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Idaho keeps smaller rate for wind, solar power production 

Credit:  Times-News, www.magicvalley.com 9 June 2011 ~~

A handful of Idaho wind energy developers will have to negotiate how much they’ll be paid for the energy they produce after state regulators decided they’ll offer special rates to only the smallest producers.

The Idaho Public Utilities Commission on Wednesday announced it won’t reinstate for now a larger cap on the Public Utility Regulatory Policies Act rates that created a favorable climate for the development of wind energy in Idaho.

The state is required to determine and publish the special rate for projects that develop up to 100 kilowatts. During the state’s wind industry infancy, the PUC opted to extend the rate to projects that produce up to 10 megawatts – 100 times the mandated cap – through Dec. 14, 2010.

The rate is based on the price of natural gas, and pays qualifying wind and solar producers based on the cost a purchasing utility – Idaho Power, Areva and Rocky Mountain Power in the Gem State – avoids by not having to generate or buy power from elsewhere.

Idaho’s regulated electric utilities petitioned the PUC last November to reduce the energy cap it offered, claiming that large Idaho wind projects were breaking themselves into smaller 10 MW projects in order to take advantage of PURPA rates that were higher than what they could negotiate with the utilities. With hydropower currently meeting many energy needs due to plentiful precipitation, the utilities claimed the increased cap forced them into buying power they don’t need at rates that aren’t reasonable for their customers.

In Idaho, 17 projects with contracts executed after the Dec. 14, 2010, deadline will only be eligible for the PURPA rates on 100 kW they produce. Now, those projects will have to negotiate rates with Idaho Power to determine their feasibility.

The Northwest and Intermountain Power Producers Coalition argued that the 10 MW cap has worked “remarkably well for Idaho” and called its loss “unfortunate.”

But the proposed Cotterel project near Burley represents the type of development the utilities railed against. Shell-owned Cotterel WindEnergy Center initially responded to a 2009 Idaho Power bid request as one large 150 MW project, according to the PUC. But after an agreement wasn’t reached, it was divided into five 10 MW projects, for which Cotterel submitted five PURPA contracts scheduled to start in 2014.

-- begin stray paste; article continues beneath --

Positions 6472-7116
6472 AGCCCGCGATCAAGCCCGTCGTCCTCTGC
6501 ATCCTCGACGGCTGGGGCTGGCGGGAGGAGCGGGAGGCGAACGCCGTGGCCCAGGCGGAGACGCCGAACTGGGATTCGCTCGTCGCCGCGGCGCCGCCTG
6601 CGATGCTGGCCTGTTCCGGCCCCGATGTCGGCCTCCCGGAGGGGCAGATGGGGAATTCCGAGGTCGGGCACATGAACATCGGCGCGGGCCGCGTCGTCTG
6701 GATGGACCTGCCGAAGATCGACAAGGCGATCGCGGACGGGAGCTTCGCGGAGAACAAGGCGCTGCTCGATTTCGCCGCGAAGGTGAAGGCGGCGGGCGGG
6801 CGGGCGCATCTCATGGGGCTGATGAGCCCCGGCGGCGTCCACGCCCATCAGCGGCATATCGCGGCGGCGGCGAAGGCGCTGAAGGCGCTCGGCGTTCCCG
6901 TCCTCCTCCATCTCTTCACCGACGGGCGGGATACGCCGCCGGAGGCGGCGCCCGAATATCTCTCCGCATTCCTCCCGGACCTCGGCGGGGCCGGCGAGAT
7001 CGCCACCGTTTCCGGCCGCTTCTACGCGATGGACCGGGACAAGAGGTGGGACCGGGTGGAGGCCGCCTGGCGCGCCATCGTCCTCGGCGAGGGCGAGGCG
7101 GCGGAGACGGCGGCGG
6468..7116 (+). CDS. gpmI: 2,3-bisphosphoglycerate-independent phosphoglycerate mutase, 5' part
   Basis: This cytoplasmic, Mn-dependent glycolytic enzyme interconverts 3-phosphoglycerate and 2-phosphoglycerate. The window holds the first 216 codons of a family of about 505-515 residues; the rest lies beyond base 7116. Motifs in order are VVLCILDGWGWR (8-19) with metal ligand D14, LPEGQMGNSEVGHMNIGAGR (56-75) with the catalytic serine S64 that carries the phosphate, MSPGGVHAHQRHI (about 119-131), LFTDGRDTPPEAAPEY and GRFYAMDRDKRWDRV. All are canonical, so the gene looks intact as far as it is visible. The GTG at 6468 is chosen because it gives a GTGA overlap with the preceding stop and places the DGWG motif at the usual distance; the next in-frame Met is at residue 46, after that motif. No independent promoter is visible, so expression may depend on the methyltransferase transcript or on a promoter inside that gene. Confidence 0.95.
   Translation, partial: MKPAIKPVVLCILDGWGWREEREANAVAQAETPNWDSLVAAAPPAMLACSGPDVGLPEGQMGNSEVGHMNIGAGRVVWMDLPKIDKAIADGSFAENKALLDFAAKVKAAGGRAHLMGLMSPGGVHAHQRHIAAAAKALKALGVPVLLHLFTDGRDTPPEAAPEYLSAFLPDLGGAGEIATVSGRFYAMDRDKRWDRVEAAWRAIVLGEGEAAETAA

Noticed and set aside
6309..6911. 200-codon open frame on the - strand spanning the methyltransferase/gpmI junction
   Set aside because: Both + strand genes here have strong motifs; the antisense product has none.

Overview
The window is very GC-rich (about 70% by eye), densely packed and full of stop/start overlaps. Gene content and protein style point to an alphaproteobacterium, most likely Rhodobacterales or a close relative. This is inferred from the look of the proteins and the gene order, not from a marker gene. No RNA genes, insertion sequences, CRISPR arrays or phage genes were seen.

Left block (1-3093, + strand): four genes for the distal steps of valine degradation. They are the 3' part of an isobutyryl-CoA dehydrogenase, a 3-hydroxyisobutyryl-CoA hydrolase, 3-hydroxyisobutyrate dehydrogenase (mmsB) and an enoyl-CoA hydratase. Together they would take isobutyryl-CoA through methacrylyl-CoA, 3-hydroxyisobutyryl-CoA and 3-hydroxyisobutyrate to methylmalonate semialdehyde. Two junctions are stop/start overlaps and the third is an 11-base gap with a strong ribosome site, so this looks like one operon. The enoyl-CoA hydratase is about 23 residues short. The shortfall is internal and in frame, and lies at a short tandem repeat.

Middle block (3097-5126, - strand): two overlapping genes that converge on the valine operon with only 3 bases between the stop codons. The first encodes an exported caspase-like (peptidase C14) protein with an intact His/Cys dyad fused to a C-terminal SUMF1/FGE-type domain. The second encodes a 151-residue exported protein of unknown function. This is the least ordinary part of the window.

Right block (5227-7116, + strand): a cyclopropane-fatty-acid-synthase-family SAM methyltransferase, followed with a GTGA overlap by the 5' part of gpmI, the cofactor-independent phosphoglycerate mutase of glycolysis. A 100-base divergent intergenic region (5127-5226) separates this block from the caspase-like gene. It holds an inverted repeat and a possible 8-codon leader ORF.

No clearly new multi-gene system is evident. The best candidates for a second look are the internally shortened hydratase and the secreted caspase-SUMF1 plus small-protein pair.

Under the 10 MW cap, the projects’ projected earnings stretched to $716.4 million over 20 years.

“From the commission’s perspective, a thorough review is appropriate and necessary prior to signing agreements that obligate ratepayers to payments in excess of $70 million over the 20-year term of these agreements,” the commission stated in a written release.

The PUC will examine the methodology used to calculate the avoided-cost rates for utilities, stating in a written release, “it is more appropriate to first establish the just and reasonable avoided-cost rates before we implement procedures for obtaining the rate.”

PUC spokesman Gene Fadness said the commission is open to extending the rate to larger producers again in the future.

What it means locally

The Idaho Public Utilities Commission’s decision not to extend PURPA rate eligibility to the first 10 megawatts produced by wind and solar projects could change how a handful of south-central Idaho developments move forward. Instead of operating on earnings projections noted below, they’ll have to negotiate rates with Idaho Power Co.


Location: Near Burley

Proposed by: Shell-owned Cotterel WindEnergy Center

Projects: 5

Operation date: Oct. 31, 2014

Projected PURPA earnings: $716.4 million over 20 years

Rainbow Ranch

Location: Near Declo

Proposed by: Jackson of American Wind

Projects: 2

Operation date: Dec. 31, 2012

Projected PURPA earnings: $208.8 million over 20 years

Grouse Creek

Location: South of City of Rocks National Reserve

Proposed by: Wasatch Wind Intermountain

Projects: 2

Operation date: 2014

Projected PURPA earnings: $236.4 million over 20 years

Source: Idaho Public Utilities Commission

Source:  Times-News, www.magicvalley.com 9 June 2011

This article is the work of the source indicated. Any opinions expressed in it are not necessarily those of National Wind Watch.

The copyright of this article resides with the author or publisher indicated. As part of its noncommercial educational effort to present the environmental, social, scientific, and economic issues of large-scale wind power development to a global audience seeking such information, National Wind Watch endeavors to observe “fair use” as provided for in section 107 of U.S. Copyright Law and similar “fair dealing” provisions of the copyright laws of other nations. Send requests to excerpt, general inquiries, and comments via e-mail.

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